(scotland) Limited
  • 0141 636 9353
  • 0141 636 9490
  • 0141 636 9492

Urgent action must be taken now by businesses supplying online, digital, telecommunication or broadcasting services to EU non-business customers in light of the Place of Supply change from January 1 2015.

Further to our news article of 6 May 2014, we are finding that a number of UK and overseas businesses are not ready and, alarmingly, not fully considered the impact for them in relation to one of the most significant changes to EU VAT since 2010.

The change in the place of supply of services rule will have a wide-reaching and significant impact on all parts of the business including: VAT accounting requirements, pricing, IT system upgrades, marketing, customer experience, legal contracts and data privacy issues where businesses are supplying internet services, or any digital products and services direct to non-business customers (e.g. private individuals and non-business organisations).
We are increasingly noticing that businesses, regardless of size, incorrectly believe they are not affected by the changes without fully recognising the implications of the new rules that are taking effect from 1 January 2015.

What's changing – the current and future state

From 1 January 2015, the country of taxation for supplies to EU resident non-business customers is changing for selected services i.e. telecoms, broadcasting and electronically delivered content. The VAT liability to business customers in other EU Member States is not changing;

  • Instead of VAT being paid in the country of the supplier, it will become payable where the customer belongs;
  • This means that affected businesses will have pricing and information challenges and significant VAT reporting obligations in every EU Member State in which they have non-business customers;
  • Businesses below the UK VAT registration may be caught as the thresholds for VAT registration in almost all other EU Member States is basically nil; and
  • Addressing how the change will affect ALL elements of the supplier's business will be essential.

What is a telecommunication service?

Examples Include:

  • Emails;
  • Basic access to the internet and World Wide Web;
  • The provision of email addresses and chatline facilities;
  • Transmission, or delivery of another person's materials by electronic means;
  • Satellite transmission services, which includes uplinks and downlinks; and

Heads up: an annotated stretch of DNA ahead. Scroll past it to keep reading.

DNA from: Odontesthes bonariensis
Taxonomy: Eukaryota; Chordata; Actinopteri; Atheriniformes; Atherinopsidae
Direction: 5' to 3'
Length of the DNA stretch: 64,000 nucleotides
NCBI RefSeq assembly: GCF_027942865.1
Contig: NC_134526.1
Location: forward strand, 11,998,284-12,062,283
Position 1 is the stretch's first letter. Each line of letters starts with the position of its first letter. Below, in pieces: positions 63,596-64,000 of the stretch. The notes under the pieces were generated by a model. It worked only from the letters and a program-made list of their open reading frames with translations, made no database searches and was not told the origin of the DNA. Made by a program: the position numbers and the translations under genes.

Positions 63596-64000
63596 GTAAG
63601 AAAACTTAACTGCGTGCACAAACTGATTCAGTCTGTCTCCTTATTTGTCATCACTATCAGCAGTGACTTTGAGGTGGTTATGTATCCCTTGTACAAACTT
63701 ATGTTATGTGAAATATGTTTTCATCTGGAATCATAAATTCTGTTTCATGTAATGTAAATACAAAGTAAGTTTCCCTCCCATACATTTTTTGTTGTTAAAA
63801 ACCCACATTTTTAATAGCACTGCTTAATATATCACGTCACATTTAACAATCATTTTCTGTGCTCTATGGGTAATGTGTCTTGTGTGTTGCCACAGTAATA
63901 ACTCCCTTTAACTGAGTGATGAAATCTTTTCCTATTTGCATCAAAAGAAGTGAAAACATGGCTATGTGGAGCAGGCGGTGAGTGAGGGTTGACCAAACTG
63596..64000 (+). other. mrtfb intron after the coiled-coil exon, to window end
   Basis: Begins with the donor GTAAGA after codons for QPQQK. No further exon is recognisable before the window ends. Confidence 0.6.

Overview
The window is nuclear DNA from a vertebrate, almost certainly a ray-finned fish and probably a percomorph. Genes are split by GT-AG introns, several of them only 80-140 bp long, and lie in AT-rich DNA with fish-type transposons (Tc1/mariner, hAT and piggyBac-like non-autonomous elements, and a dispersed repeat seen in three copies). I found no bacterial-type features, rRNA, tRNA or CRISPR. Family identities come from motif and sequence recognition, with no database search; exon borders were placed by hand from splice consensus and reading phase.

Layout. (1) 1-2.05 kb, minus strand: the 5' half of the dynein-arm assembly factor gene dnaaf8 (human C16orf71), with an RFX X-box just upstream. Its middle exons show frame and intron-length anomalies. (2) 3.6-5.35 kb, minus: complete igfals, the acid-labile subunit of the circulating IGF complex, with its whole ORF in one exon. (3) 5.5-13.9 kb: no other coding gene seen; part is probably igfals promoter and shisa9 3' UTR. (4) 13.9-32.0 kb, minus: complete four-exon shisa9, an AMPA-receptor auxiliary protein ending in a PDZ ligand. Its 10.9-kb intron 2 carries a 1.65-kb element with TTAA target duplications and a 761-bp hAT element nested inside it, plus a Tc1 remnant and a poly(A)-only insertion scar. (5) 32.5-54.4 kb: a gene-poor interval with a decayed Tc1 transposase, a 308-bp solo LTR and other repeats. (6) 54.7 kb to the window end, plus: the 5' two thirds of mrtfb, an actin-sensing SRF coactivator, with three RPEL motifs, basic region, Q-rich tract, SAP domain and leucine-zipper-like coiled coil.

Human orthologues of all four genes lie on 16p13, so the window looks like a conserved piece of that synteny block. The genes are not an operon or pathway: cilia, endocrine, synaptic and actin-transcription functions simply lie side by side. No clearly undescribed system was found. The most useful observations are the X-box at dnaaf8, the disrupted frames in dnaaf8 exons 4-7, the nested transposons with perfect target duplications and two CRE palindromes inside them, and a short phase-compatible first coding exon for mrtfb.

• Voice over Internet Protocol ('VoIP') is regarded as a telecommunication service.

What is an electronically-supplied service?

A list of what constitutes an e-service is laid down in EU law. Examples include:

  • Website hosting;
  • Accessing or downloading software, desktop themes, photographic images;
  • Subscription to online newspapers;
  • Online advertising and online automated training;
  • Accessing and downloading music, jingles, ringtones, films and games ; and
  • Radio and TV programmes distributed via internet are considered broadcasting services only if they are broadcast (i) live or (ii) simultaneously to being transmitted over radio or TV network (otherwise, they are an electronically supplied service).

Where is the location of a B2C customer?

  • Specific rules are now in place to determine what can be used as evidence of customer residence. For example, where the physical presence of the consumer is required in order for the services to be provided, such as a phone booth, Wi-Fi hot spot, internet cafe, restaurant or hotel lobby, VAT is due at the location where the services are used;
  • However, where e-services are delivered over the internet, the process for determining the customer's location is more complex. At least two pieces of non-contradictory evidence documenting a customer's location must be collected by the supplier and used to determine the place of supply; and
  • Additionally, there are further rules informing that the country of departure is to be presumed the place of supply for telecoms/broadcasting/e-services supplied on board aircraft on intra-EU journeys.

How can my business deal with potential multiple EU VAT registrations?

  • The EU has agreed on a Mini One-Stop Shop ('MOSS') scheme which shall provide a business with a possibility of dealing with all its VAT obligations in one EU Member State (for example, the UK);
  • Under this scheme, businesses would account for the VAT due on the provision of these services in other EU Member States by using a web portal in the EU Member State where it is established or identified;
  • Once adopted, the scheme will mean that businesses supplying telecommunications, broadcasting and electronic services to non-taxable persons in other EU Member States may mean it will no longer need to register for VAT in those EU Member States; and
  • If eligible, this provision could significantly lower the administrative burden and VAT compliance costs for businesses in this sector.

What happens if businesses fail to act now?